One winter morning, Paul Tursi told his kindergarten teacher that his eyes hurt. Two hours later, when he started clutching his head in the lunchroom, his teacher discovered he could no longer speak or use his right arm. Paul had had a stroke.
Paul, now 14, has spent the past 8 years working to overcome the resulting weakness on his right side. He has come a long way in that time.
The shy, quiet child who couldn’t move his right arm at all is now a straight-A student who goes to Boy Scouts, takes karate lessons and plays on a sled hockey team — all with the support of his parents, Kathy and Paul Sr., CHOP’s Pediatric Stroke Program and the Hospital’s rehabilitation specialists.
Occupational therapist Todd Levy is among the team who worked with Paul since the beginning of his journey back from the stroke. Along the way, Levy adapted a hockey stick with a special grip so that Paul could take a slap shot even without full use of one arm.
Physical and occupational therapists used Bioness neurostimulation devices with Paul, initially to help him lift his right foot when he walks, and more recently to help him open his ordinarily tightly clenched right hand. Paul was one of the first patients at CHOP’s Occupational Therapy Outpatient Clinic to use a Bioness device on his hand; after just a few weeks of using it, Paul’s hand was more open and relaxed.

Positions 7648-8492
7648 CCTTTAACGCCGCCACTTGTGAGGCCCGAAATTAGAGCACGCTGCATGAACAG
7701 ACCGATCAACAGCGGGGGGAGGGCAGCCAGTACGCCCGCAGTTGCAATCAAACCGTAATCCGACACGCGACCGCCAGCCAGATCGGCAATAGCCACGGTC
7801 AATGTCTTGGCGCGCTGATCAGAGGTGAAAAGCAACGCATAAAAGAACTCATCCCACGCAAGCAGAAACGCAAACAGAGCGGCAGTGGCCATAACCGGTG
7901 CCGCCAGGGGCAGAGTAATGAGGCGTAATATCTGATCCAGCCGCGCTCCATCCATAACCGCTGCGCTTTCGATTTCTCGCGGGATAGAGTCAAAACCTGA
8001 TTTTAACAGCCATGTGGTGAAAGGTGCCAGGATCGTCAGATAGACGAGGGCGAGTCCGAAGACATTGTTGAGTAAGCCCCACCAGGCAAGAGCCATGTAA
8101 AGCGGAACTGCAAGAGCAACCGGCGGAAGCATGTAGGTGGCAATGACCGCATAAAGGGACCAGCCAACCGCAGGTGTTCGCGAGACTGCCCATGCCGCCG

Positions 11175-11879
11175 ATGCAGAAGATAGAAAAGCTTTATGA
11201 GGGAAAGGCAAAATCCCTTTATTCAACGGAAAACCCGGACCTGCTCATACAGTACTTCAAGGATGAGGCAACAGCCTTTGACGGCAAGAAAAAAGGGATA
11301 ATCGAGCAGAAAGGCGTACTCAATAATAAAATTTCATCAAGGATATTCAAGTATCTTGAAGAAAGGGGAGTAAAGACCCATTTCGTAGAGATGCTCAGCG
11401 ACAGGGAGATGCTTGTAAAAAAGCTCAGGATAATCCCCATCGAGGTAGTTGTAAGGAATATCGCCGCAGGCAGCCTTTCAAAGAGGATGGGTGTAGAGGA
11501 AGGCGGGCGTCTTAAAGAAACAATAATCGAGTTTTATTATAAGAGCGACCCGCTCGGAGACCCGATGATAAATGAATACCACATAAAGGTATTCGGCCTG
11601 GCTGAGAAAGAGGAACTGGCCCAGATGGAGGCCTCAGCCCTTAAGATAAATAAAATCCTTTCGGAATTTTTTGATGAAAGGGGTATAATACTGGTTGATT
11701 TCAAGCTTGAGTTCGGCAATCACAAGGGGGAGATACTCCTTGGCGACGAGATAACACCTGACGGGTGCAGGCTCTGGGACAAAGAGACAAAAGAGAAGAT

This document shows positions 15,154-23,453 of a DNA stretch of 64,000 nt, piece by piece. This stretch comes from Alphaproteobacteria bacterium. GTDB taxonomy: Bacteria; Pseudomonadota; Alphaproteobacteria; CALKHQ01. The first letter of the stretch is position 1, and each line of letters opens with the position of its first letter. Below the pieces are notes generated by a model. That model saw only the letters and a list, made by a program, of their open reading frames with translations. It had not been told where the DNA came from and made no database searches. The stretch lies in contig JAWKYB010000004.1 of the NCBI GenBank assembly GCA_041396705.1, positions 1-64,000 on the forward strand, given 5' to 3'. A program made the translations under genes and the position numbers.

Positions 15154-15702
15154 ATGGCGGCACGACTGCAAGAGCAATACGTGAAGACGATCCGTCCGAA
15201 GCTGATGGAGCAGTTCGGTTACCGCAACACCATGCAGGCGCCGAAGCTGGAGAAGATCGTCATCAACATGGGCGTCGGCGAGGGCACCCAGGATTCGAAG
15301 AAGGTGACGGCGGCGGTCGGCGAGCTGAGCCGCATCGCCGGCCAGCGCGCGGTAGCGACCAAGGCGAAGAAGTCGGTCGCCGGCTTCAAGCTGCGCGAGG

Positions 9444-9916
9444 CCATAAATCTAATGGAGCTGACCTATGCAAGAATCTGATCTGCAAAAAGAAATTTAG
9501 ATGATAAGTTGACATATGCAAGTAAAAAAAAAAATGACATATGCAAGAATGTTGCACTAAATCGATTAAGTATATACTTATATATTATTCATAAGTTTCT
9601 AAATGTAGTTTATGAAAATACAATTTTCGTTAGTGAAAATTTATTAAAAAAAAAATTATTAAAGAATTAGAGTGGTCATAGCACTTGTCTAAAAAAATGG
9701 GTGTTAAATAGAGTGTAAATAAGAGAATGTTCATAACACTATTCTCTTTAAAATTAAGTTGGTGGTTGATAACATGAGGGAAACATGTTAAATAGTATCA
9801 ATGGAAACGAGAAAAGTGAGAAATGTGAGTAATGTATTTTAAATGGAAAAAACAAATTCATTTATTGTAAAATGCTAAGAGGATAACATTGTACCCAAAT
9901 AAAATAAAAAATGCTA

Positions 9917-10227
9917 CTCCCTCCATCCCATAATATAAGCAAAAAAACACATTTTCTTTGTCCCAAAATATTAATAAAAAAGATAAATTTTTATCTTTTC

“It’s a weird tingly feeling, but I like it,” Paul says about the device, which stimulates the nerves in his hand with electrical impulses. “When I got it, my hand was tight, but now it opens, so now I can spar in karate with both hands.”
For patients like Paul, whose care requires coordination between multiple outpatient clinics like occupational therapy, physical therapy and speech therapy, the new Buerger Center will make his visits more convenient, as these specialties will share space.
In addition, many features in the building will enhance care: The new rehab gym will be twice the size of the current one, with a two-story climbing wall and floor-to-ceiling windows overlooking the landscaped plaza.
Occupational Therapy will have a larger kitchen for practicing activities of daily living, as well as more private treatment rooms. Rehab sessions can also roam farther afield; both the two-story lobby ramp and a path within the building’s roof garden will be designed for use with rehab patients.
“Having a space that’s designed to improve interactions should be very helpful in coordinating care,” Levy says. “And having more room to work will make a big difference.”
As for Paul, he says his hard work at the rehabilitation clinics has paid off. He used to come in for intensive therapy every week, but with his parents helping him practice his exercises regularly at home, he has been able to taper off to monthly visits.
In everything from sports to playing games on his iPad, he says, “I can tell I’m getting better.”